by Bill Ramsell
We were in bed together listening to Lyric,
to a special about the Russians,
when the tanks rolled into Babylon.
For a second I could feel their engines,
and the desert floor vibrating,
in the radio’s bass rattling your bedroom
as the drums expanded at the centre of the Leningrad,
as those sinister cellos invaded the melody.
We’d been trying, for the hell of it,
to speak our own tongue
and I was banging on about Iberia when your eyelids closed:
“Tá do lámh I mo lámh” I whispered “ar nós cathair bán
sna sléibhte lárnach, d’anáil ar nós suantraí na mara i mBarcelona.
But as I murmured “sleep, my darling, sleep” into your sleeping ear
I found myself thinking of magnets
of what I’d learned in school about the attraction of opposites,
that the two of us, so similar,
could only ever repel one another.
For the closer I clutched your compact body
the further apart we grew.
You have eleven laughs
and seven scents
and I know them like a language.
But what will it matter when the bombs start falling
that you could never love me?
Then you turned in my arms
and it was midnight again on the beach at Ardmore,
when the starlight collected in some rock pool or rain pool
among the ragged crags at the water’s edge
and the two of us sat there
and we didn’t even breathe
determined not to the disturb that puddle’s flux,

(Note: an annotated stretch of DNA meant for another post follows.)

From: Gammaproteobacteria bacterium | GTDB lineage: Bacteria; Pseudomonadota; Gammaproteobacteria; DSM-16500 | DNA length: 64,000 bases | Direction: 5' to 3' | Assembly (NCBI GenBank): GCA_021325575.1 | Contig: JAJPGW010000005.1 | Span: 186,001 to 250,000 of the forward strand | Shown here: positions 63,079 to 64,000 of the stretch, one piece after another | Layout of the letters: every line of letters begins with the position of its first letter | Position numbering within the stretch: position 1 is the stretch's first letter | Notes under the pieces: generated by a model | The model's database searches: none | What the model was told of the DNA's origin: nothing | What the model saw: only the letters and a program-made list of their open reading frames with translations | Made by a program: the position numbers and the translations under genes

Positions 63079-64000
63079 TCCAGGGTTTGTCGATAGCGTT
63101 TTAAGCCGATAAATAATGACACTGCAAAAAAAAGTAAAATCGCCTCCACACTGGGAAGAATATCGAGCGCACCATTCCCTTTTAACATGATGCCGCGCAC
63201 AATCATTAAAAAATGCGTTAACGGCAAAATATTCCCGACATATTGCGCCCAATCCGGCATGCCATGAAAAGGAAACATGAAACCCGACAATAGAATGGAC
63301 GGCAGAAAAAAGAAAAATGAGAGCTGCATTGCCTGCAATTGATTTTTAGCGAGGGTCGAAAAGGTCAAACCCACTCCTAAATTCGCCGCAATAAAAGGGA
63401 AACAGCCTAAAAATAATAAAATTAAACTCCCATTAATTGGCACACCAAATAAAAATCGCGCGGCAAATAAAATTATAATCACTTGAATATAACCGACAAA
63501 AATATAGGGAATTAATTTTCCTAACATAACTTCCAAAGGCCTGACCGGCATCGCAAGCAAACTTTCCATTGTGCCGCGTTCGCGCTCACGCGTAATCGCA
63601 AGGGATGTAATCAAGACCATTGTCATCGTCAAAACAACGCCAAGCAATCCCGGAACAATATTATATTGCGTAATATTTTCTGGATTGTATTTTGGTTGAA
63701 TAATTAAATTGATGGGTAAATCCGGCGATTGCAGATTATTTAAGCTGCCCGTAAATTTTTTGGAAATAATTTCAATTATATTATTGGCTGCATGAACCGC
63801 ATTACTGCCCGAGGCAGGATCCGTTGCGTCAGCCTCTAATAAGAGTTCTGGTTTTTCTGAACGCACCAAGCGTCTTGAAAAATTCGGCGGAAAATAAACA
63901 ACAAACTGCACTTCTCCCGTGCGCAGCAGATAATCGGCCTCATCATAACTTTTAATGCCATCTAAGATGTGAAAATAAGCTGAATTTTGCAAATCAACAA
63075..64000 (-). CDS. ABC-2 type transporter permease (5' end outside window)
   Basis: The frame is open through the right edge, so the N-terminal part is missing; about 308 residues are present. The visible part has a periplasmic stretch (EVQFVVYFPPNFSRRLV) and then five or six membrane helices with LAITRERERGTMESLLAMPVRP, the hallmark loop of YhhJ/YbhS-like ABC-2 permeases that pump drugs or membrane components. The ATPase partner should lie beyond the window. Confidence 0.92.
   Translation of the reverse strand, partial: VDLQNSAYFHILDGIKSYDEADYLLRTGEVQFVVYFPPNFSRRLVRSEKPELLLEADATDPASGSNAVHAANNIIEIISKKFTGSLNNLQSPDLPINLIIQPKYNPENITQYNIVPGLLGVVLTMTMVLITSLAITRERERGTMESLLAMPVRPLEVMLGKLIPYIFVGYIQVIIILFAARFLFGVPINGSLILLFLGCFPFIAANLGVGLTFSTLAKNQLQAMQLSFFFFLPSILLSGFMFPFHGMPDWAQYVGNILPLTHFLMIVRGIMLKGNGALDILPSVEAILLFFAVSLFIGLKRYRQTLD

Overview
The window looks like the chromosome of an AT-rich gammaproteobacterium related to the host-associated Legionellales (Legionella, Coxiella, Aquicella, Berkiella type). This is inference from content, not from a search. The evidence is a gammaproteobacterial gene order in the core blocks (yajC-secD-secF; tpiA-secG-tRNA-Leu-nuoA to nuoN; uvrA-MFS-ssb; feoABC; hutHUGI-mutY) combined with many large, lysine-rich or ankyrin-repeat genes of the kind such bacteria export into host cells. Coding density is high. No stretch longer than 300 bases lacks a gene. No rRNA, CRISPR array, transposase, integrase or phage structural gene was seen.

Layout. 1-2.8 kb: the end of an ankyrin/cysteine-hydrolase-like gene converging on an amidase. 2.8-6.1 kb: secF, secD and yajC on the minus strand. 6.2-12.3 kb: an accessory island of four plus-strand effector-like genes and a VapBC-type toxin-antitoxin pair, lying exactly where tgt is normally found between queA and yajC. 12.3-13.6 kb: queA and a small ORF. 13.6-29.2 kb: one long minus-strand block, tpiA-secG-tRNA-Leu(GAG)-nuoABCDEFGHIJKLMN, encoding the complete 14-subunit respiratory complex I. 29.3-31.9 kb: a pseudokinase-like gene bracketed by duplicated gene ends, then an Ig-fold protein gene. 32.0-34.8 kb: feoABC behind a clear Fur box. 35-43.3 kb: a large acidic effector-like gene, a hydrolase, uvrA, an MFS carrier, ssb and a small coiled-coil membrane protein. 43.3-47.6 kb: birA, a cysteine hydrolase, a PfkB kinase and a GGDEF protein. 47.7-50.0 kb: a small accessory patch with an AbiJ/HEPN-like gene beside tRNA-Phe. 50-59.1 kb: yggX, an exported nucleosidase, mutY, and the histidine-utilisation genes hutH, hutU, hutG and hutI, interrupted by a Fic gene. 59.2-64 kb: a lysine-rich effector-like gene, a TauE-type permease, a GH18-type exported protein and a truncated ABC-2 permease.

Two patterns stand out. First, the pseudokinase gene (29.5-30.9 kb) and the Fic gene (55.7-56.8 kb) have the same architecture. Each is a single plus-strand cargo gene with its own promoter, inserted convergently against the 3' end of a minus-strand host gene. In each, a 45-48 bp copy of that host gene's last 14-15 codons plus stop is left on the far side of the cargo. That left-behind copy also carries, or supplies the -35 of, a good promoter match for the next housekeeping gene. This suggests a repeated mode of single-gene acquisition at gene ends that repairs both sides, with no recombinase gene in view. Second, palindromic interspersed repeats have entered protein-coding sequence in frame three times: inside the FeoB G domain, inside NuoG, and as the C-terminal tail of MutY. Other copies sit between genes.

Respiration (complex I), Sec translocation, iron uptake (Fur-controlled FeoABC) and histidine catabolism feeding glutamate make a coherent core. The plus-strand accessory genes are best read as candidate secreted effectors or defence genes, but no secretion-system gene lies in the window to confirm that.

the tiny light-show in its rippling shallows,
the miniature star-charts that for a moment inhabited it.
And you whispered that the planets, like us, are slaves to magnetism,
gravity’s prisoners, as they dance the same circles again and again,
and that even the stars ramble mathematically,
their glitter preordained to the last flash.
You turned again as I looked at the night sky
through your attic window
and thought of the satellites
gliding and swivelling in their infinite silence,
as they gaze down on humanity’s fumbling,
on you and me, as you sniffled against my neck
and the drumming, drumming flooded your bedroom,
on powerful men in offices pressing buttons
that push buttons in powerful men,
on the tanks, like ants, advancing through the wilderness.
Those pitiless satellites, aware of every coming conflagration
and what would burn in it,
knowing for certain in their whispering circuits
that, like our island’s fragile language,
like Gaudi’s pinnacles and the Leningrad symphony,
– even worse – like your teeth and our four hands,
the very stars through which they wander would be gone,
those brittle constellations with the billion sinners that orbit them,
extinguished in a heartbeat, absolved instantly,
as if your hand had brushed the water slowly once.